The title of this boxed set is quite misleading, because Hawkins was a member of Fletcher Henderson's Orchestra for ten years from 1924, and recorded extensively with that outfit. At a conservative estimate, there are some 80 recordings which should have qualified for inclusion, yet not one appears (although his recordings with Fletcher's brother Horace do). Ignoring for a moment the disparity between the title of this boxed set and its contents, let me now praise what is included. ~ Amazon
Through the 1930s, Coleman Hawkins growth is exponential, especially in his ballad playing. Buttery warm and cozy, he finds notes that always work within the chord and are clearly there for anyone to find. But he's the one who finds them. And what is there to say about his solo on 1939's "Body and Soul" that hasn't already been said? This is the music that has proven so inspirational to generations of tenor saxophonists since; the endless possibility when taste and intelligence take on exceptional material. Our jam-packed set on eight CDs includes 190 tracks, 12 never before released. Included is material from Coleman's earliest days with Mamie Smith and her Jazz Hounds, his time with Henderson including various pseudonym bands and offshoots that shared personnel, the Mound City Blue Blowers, Benny Goodman's orchestra, Lionel Hampton, Benny Carter, Count Basie, co-leader sides with trumpeter Henry Red Allen, Cozy Cole, and a variety of all-star dates for Metronome, Leonard Feather, and Esquire, as well as recordings as a leader of his own dates. Our research has corrected many discrepancies in previous discographies.
This is a decent but not very exciting outing. Then 52, Hawkins uses a typically young rhythm section (including guitarist Kenny Burrell and pianist Ray Bryant) and plays melodically on a variety of originals and standards. This insipid version of "Greensleeves" is difficult to sit through but the rest of this CD is enjoyable if not overly inspiring.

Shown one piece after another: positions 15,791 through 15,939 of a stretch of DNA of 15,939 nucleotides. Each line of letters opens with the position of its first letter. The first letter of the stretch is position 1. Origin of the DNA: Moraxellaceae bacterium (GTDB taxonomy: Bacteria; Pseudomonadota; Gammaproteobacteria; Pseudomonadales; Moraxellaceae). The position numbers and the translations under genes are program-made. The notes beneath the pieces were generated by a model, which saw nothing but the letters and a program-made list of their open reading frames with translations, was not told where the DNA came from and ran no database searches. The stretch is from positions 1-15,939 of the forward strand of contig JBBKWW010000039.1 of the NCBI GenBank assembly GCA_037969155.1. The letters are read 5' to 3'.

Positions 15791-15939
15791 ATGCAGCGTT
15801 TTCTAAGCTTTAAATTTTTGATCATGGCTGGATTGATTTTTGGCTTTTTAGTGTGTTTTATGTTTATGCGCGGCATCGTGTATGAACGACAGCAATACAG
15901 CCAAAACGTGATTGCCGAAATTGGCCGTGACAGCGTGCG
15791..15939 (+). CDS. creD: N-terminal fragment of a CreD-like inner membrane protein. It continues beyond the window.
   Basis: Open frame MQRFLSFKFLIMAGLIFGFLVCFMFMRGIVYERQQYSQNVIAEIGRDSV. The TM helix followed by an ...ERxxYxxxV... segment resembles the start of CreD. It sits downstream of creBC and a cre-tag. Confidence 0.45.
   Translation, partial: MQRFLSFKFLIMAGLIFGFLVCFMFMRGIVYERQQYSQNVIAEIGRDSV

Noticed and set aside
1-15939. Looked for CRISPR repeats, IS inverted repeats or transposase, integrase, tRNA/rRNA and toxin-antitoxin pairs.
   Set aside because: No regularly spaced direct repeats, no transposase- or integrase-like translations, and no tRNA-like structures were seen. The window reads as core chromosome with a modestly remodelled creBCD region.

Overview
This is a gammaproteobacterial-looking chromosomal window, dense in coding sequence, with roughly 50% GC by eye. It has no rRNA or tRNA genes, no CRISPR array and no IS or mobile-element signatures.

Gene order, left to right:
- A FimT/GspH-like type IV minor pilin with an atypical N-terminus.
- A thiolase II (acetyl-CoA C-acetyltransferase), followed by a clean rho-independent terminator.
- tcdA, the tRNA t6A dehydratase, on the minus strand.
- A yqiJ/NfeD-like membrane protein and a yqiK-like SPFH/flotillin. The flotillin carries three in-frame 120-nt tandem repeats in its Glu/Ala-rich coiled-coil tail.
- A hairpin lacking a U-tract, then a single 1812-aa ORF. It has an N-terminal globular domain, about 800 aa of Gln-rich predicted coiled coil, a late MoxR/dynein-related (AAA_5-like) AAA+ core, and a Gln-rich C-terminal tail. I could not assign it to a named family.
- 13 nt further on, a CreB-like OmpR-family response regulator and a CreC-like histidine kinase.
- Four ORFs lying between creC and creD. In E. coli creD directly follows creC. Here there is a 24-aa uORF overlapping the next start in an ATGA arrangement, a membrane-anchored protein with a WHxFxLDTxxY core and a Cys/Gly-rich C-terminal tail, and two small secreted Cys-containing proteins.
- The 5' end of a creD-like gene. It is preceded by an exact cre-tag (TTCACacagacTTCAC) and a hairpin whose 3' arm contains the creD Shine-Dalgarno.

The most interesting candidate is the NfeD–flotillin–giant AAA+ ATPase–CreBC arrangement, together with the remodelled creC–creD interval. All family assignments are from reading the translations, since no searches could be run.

Named after Hawkins’ 1939 proto-bebop classic, this legendary collection proves why Hawkins is considered by many the finest tenor ever. Picking up his career after a stint alongside Louis Armstrong in Fletcher Henderson’s big band and five years in prewar Europe, Body and Soul focuses on Hawkins’ essential small group sides of the ’40s. Here the former swing enthusiast helped create bebop with the help of future jazz icons Benny Carter, J.J. Johnson, Zoot Sims and Max Roach. From “Meet Doctor Foo” to “Angel Face,” Hawkins transforms standards like “My Blue Heaven” into something startlingly new and creates originals like “Bouncing With Bean” that would go on to influenced an entire generation of players. The mid-’50s orchestral sessions that end the album show Hawkins’ eagerness to bring bebop’s structures into new arenas, and the lovely, string-laden remake of the title track indicates that the experiment was a success.
Covering in detail a timeline from January 1944 to October 1945, this chapter in the Classics Coleman Hawkins chronology presents recordings he made for the Asch, Selmer, Capitol, Super Disc and V-Disc labels during what was an exciting and transitional period in the evolution of jazz. During the '40s Hawkins was deliberately aligning himself with young and innovative players; four of the sessions feature trumpeter Howard McGhee and pianist Sir Charles Thompson; bassist Oscar Pettiford was also an integral part of Hawk's mid-'40s West Coast band. Lush ballads and upbeat jam structures make for excellent listening throughout…
During the mid-'40s Coleman Hawkins was hitting another peak, seasoned by many years in big bands both in the States and Europe. He wasn't out of fashion during those early bop years, either, as he often played with the music's young Turks; their sound was a mix of the big band era's refined combo swing and bop's new, angular energy. This Classics disc captures some of the tenor great's best sides from the period, including an early bop milestone featuring Dizzy Gillespie and Don Byas ("Disorder at the Border") and tracks with Ben Webster and a variety of small bands graced by the likes of Byas, Teddy Wilson, Harry Carney, and Cozy Cole. Essential listening.